This monument located on Mount Buzludzha is the biggest ideological building in Bulgaria. It was built as a tribute to the creation of the Bulgarian socialist movement in 1891. Several access roads were built (today in a really bad condition) from Shipka and from the main road Stara Zagora – Roussée. The road exit for Buzludzha is a gigantic statue of Dimitar Blagoev. The construction of Buzludzha was made possible thanks to government funds and supporters’ donations for an amount of around 14 186 000 leva (around 7 000 000 €). The site was built by civil engineering troops from the Bulgarian army and volunteers. The master builder was General Delcho Delchev who was in charge of the Stara Zagora civil engineering section. The author of this project was the architect Guéorguy Stoilov. Several famous painters and sculptors have participated to the decoration. Ever since the superseding of Bulgarian president Todor Givkovand and the political changes that occurred in Bulgaria from 1989, the state of the monument has been worsening. portraits of Ludmila and Todor Givkov have been voluntarily destroyed. The copper adornments have been stolen. The building is slowly disintegrating; marauders are consistently breaking windows and stealing mosaics and ornaments. Nowadays, the monument is abandoned and no public institution seems to be concerned by the conservation of renovation of the building. The Bulgarian socialist party itself is not taking any action towards the maintenance of its most important symbol. . Read More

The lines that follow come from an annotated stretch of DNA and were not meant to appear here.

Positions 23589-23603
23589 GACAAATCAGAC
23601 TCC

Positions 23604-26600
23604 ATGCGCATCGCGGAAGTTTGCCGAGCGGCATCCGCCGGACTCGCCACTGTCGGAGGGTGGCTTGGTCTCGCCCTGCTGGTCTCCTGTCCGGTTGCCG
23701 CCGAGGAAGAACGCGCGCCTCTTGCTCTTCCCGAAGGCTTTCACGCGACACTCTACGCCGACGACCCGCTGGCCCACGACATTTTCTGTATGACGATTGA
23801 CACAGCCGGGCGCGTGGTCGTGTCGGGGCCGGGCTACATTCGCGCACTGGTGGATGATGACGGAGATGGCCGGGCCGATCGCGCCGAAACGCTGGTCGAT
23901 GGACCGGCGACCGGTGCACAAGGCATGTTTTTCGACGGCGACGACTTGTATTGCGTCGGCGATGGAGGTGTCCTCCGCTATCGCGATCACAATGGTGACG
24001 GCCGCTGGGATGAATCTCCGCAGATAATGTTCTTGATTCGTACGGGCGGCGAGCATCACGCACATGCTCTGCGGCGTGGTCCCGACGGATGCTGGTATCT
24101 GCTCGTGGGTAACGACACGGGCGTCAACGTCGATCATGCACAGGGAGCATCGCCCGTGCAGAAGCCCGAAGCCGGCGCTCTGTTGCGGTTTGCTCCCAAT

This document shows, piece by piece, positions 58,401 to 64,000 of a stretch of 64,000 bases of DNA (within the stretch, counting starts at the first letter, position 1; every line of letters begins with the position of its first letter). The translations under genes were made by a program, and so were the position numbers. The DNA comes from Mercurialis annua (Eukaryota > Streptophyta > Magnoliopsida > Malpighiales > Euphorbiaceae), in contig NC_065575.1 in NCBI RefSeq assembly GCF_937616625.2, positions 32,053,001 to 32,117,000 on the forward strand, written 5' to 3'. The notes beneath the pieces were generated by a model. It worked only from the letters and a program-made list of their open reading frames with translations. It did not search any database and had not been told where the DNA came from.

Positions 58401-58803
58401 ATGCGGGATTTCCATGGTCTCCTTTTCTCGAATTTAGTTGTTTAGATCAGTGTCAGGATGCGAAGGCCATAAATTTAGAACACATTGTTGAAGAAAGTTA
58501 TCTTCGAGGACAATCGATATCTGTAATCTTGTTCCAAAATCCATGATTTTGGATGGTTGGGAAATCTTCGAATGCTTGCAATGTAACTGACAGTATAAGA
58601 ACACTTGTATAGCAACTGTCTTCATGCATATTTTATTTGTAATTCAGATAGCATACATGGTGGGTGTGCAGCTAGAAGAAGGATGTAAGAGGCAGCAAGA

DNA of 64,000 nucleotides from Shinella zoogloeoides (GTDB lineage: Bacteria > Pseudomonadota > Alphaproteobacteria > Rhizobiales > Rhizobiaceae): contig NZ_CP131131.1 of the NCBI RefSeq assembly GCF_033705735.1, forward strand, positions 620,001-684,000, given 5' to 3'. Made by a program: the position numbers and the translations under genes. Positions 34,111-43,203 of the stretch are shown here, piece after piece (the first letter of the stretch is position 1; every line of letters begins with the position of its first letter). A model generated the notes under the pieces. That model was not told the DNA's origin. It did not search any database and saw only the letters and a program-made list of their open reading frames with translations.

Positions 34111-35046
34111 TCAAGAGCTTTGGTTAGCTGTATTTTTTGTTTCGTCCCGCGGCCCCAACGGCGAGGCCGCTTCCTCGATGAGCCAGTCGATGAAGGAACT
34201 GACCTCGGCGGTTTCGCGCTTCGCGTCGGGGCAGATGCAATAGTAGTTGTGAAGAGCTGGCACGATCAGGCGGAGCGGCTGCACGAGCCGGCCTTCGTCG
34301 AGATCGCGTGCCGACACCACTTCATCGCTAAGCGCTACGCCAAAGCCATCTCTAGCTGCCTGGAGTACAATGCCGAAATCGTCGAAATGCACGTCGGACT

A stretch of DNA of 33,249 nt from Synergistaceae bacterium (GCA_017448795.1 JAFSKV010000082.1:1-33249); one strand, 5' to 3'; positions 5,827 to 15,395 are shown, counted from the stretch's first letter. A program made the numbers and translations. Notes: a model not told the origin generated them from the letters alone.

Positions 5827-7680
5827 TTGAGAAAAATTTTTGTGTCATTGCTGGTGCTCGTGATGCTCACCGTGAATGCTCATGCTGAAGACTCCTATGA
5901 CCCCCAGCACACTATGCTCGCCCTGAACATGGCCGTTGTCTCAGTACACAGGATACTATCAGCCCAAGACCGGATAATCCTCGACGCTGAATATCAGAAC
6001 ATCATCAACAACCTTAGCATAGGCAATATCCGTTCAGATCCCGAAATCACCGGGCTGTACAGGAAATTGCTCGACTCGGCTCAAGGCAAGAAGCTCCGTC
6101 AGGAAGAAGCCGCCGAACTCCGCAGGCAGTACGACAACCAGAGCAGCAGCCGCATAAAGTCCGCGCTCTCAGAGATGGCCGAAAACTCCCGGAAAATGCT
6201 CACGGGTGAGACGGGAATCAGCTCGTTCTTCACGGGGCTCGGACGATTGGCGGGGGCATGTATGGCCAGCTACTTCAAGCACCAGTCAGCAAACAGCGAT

photos by natacha pisarenko via gawker
Epecuen, Argentina was once a popular lakeside resort town, known for its saltwater baths and spas. It was especially popular among Argentine Jews from nearby Buenos Aires, who found the lake, which had 10 times more salt than the ocean, and was buoyant, similar to the Middle East’s Dead Sea. But then in November 1985, after a series of wet winters, the lake flooded the town. A retaining wall failed and the salty water submerged the streets. Now the waters have receded, exposing what remains of the former resort. The Associated Press’s Natacha Pisarenko took these photos as she followed a tour guide through the ruins. .